VOL. 123 | NO. 228 | Thursday, November 20, 2008
Locals Awarded Cy Pres Funds
By Rebekah Hearn
Memphis Area Legal Services, the University of Memphis’ Cecil C.Humphreys School of Law and the Shelby County Drug Court have been named beneficiaries of a $305,000 legal settlement.
Circuit Court Judge Donna Fields recently ruled that unused funds from a class action settlement will be distributed among the three law-related entities.
Of the money awarded, $205,000 will go the university, $65,000 will be given to MALS and $35,000 will go to the drug court. The money falls under a relatively uncommon law doctrine called cy pres.
Cy pres doctrine
Cy pres (pronounced sigh-pray) is a term translated from the old Norman French that means “as near as possible.” It’s a legal doctrine that first originated in the area of trust and estate law, but has been applied in the context of class action settlements in the U.S.
In probate law, when the monies from a testator (or deceased person) can’t be given to their original designated recipient(s), the courts determine the next best use for that money.
For example, if a testator intends to use the money for a charity that no longer exists at the time of his or her death, the courts have the power to determine the next best use for the money, staying as close to the donor’s original intent as possible.
In 1986, the California Supreme Court endorsed the cy pres doctrine for class action settlements, and other U.S. courts followed.
Courts will usually distribute class action settlements to charitable organizations when recovery for class members is impossible or impractical, if class members are difficult to identify or if unclaimed funds remain after all class members have received their portion of the settlement.
B.J. Wade, a partner at Glassman Edwards Wade & Wyatt PC, is the attorney who represented the plaintiffs in this class action suit, which involved FMC Corp., a Chicago chemical company. The cy pres funds were used in Tennessee because all the class action plaintiffs were Tennessee consumers.
“In the class action world, sometimes you have settlements that fit in two categories,” Wade said. “One (is) where there is money left over that’s not paid out to class members for whatever reason – and that’s not the situation here – or you have a situation where the amount of recovery for the class action members ... is very small.”
In such a case, a company could argue that since the amount designated for the class action members is so small, the company should be able to keep the money. Most of the time, however, the courts decide that the money should go to a cy pres beneficiary.
Only a small percentage of class action settlements turn out this way.
“I would say – and my practice is substantially class-action – about 10 percent or less” of class action cases end up with these “leftover” funds, Wade said.
The funds are distributed by the court hearing the case, but the class counsel – Wade, in this case – can make a recommendation to the court as to how the monies should be used. In this case, the court accepted Wade’s recommendations.
Next best uses
Wade has been involved in several cy pres awards over the past few years.
“Our total allocation to the U of M law school is about $1 million, and $500,000 to MALS,” Wade said.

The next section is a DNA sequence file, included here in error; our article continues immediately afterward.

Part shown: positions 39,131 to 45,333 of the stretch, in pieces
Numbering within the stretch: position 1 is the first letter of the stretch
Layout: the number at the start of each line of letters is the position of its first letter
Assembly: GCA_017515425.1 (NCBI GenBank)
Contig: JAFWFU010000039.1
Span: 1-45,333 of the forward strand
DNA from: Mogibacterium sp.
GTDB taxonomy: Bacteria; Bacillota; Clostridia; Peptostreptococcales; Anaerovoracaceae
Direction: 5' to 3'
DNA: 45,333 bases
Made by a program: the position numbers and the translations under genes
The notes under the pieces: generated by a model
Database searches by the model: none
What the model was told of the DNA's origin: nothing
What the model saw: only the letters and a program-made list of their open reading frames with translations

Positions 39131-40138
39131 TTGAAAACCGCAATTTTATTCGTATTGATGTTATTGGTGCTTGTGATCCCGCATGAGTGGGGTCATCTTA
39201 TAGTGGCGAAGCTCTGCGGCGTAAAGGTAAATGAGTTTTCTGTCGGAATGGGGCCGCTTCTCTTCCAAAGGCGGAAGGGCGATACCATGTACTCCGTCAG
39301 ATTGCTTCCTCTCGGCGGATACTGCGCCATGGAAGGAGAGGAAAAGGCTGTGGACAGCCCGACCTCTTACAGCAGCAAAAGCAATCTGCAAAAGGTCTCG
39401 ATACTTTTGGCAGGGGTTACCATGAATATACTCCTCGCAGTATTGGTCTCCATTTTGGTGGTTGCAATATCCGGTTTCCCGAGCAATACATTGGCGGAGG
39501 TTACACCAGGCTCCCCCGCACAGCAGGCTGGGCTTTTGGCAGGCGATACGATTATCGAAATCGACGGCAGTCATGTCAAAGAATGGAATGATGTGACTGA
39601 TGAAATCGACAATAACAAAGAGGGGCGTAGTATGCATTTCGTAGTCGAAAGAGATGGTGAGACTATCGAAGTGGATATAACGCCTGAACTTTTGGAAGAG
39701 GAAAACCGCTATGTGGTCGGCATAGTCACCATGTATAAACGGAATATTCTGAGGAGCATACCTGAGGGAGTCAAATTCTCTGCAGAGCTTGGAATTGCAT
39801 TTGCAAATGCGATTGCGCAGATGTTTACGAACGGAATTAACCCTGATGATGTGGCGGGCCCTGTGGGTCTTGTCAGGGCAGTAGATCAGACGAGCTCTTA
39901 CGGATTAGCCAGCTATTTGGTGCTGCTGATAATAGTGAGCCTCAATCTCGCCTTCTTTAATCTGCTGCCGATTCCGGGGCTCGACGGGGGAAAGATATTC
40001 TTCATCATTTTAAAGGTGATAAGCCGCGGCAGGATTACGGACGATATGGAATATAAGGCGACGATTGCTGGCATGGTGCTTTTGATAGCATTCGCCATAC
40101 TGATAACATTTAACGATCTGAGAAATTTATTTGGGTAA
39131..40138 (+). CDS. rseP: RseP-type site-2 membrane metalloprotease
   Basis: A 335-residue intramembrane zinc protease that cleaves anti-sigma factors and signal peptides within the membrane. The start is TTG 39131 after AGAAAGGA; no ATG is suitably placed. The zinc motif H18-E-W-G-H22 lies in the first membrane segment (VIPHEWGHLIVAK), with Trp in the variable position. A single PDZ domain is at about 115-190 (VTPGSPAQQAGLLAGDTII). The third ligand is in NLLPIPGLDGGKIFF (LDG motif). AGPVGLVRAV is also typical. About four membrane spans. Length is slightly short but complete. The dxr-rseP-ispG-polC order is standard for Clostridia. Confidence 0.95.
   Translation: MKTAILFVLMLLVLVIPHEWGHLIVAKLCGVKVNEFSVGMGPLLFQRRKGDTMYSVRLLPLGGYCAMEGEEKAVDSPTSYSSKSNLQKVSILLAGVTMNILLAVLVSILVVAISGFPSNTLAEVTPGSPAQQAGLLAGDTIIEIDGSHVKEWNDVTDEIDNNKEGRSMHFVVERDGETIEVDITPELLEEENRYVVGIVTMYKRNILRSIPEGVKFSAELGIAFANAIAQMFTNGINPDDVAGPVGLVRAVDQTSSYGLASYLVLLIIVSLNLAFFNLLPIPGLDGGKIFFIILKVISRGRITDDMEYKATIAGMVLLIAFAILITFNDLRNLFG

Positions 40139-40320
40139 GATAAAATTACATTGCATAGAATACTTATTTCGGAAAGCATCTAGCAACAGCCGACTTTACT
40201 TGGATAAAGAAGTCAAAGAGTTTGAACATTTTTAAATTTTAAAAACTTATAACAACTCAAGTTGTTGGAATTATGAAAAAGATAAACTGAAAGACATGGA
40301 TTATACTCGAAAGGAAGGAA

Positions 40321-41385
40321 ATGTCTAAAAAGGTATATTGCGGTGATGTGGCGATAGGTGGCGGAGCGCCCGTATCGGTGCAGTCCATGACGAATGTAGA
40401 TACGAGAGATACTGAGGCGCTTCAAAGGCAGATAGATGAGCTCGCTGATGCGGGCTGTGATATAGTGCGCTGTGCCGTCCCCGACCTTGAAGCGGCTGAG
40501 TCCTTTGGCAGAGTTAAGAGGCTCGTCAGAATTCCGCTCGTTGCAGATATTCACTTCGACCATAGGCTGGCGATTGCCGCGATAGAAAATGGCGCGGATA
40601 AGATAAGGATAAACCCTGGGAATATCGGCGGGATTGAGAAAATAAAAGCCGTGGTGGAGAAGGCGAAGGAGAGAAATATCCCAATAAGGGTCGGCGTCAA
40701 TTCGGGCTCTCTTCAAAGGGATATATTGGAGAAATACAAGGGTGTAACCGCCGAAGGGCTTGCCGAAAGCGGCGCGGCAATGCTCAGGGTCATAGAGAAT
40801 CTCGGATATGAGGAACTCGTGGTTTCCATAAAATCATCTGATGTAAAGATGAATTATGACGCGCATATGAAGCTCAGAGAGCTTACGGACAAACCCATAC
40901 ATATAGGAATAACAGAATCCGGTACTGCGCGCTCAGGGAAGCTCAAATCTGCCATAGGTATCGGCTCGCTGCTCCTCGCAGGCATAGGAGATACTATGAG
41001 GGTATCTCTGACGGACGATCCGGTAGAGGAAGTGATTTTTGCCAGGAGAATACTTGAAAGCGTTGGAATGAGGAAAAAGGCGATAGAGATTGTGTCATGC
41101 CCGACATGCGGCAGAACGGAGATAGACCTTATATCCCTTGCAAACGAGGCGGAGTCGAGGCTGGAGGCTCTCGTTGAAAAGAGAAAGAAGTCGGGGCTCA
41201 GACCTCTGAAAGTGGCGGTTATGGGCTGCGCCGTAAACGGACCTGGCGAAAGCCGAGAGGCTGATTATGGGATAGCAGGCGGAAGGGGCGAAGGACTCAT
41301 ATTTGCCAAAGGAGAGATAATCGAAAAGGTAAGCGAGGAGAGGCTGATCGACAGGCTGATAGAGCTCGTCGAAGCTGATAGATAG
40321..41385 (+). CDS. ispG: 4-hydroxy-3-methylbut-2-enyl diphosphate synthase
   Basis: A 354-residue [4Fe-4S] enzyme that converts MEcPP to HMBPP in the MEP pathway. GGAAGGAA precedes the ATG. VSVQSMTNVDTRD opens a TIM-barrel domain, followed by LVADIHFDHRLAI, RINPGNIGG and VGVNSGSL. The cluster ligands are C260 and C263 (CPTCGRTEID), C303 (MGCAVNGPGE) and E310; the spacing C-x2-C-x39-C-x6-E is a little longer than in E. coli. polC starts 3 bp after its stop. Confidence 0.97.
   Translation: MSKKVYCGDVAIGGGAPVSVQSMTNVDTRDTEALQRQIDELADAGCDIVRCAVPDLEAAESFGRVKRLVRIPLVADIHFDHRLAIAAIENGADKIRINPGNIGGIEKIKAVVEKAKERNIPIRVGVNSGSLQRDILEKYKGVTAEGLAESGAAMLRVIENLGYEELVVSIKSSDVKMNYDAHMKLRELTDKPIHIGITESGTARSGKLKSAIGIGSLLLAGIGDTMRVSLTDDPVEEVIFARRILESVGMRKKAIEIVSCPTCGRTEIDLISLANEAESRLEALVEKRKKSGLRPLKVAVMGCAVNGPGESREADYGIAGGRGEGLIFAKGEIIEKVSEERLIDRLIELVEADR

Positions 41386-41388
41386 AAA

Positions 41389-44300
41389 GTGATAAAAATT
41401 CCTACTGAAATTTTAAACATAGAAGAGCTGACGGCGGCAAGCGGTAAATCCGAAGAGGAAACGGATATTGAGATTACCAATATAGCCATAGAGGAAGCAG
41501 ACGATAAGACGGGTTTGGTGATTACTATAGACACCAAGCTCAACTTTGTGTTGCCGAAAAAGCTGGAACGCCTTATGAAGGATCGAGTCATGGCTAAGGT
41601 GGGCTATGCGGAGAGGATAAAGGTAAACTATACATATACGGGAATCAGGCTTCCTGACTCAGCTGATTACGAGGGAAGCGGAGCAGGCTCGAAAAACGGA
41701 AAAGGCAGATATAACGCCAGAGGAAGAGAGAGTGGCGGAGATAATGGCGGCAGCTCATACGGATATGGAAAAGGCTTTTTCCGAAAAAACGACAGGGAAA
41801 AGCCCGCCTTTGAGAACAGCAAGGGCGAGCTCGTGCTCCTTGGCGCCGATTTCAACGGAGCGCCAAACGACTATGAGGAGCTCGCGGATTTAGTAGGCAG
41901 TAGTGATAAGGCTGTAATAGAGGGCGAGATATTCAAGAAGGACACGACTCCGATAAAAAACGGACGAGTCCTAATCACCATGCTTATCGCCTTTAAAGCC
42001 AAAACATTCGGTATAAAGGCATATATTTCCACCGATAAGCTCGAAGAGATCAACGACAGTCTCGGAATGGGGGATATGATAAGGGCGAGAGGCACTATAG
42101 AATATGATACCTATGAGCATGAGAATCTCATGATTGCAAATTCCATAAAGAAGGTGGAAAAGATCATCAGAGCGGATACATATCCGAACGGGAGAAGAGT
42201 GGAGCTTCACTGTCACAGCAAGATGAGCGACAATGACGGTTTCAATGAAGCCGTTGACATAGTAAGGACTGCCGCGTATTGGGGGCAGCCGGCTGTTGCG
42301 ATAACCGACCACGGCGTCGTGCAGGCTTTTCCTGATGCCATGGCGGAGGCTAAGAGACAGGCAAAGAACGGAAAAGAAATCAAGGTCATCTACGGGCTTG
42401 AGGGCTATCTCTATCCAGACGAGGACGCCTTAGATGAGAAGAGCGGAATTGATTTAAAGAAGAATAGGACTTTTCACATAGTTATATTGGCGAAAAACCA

Kevin Smith, the interim dean at the U of M law school, said the school’s award of $205,000 will go into its general fund.
“At some point down the road, that money will be used for student scholarships, professorships and programmatic initiatives,” Smith said. “Basically, the student scholarships and professorships will allow us to attract and retain the best and brightest students and professors.”
MALS executive director Harrison McIver spoke very highly of Wade, who over the past four years has contributed to MALS, receiving four separate cy pres awards totaling half a million dollars.
As a result of Wade’s dedication to helping the organization, McIver said about two years ago, MALS established the B.J. Wade Consumer Law Fellowship “to recognize the support and efforts on the part of B.J. in terms of his cy pres advocacy.”
“Most of these cy pres awards relate to the consumer area, and as a result, we felt this was a way to honor the efforts on the part of B.J.,” McIver said.
In addition, MALS has been able to modestly expand its staff and their benefits, as well as improve their technological capacity.
Wade sits on the board of directors for MALS, but told The Daily News, “I would have recommended the money go to MALS even if I wasn’t on the board.”
“I know there is a substantial need for consumers and citizens of our city to have access to legal services,” Wade said in an official statement regarding the awards.
This case represents the first time the Shelby County Drug Court will receive cy pres money.
Angela Parkerson, the drug court’s grant coordinator, said the court has not decided on a use for the funds.
“That money’s going to the Shelby County Drug Court Support Foundation, and we haven’t had a meeting yet, so we haven’t decided exactly what it will be used for,” Parkerson said.
She explained the foundation helps pay a portion of the rent for the court’s clients who live in halfway houses, and also it provides a grant for its Mothers at Risk program, which helps women with children go through drug treatment, parenting classes and a job readiness program.
Cy pres awards have been given to non-law-related groups as well. In September, Wade worked to help The Soulsville Foundation create a scholarship from cy pres funds in the name of Memphis musician Ben F. Cauley. Cauley was the sole survivor of the plane crash that killed his fellow Bar-Kays band members and Otis Redding in 1967.
The scholarship funds totaled $100,000 and will be distributed to Stax Music Academy students over the next five years.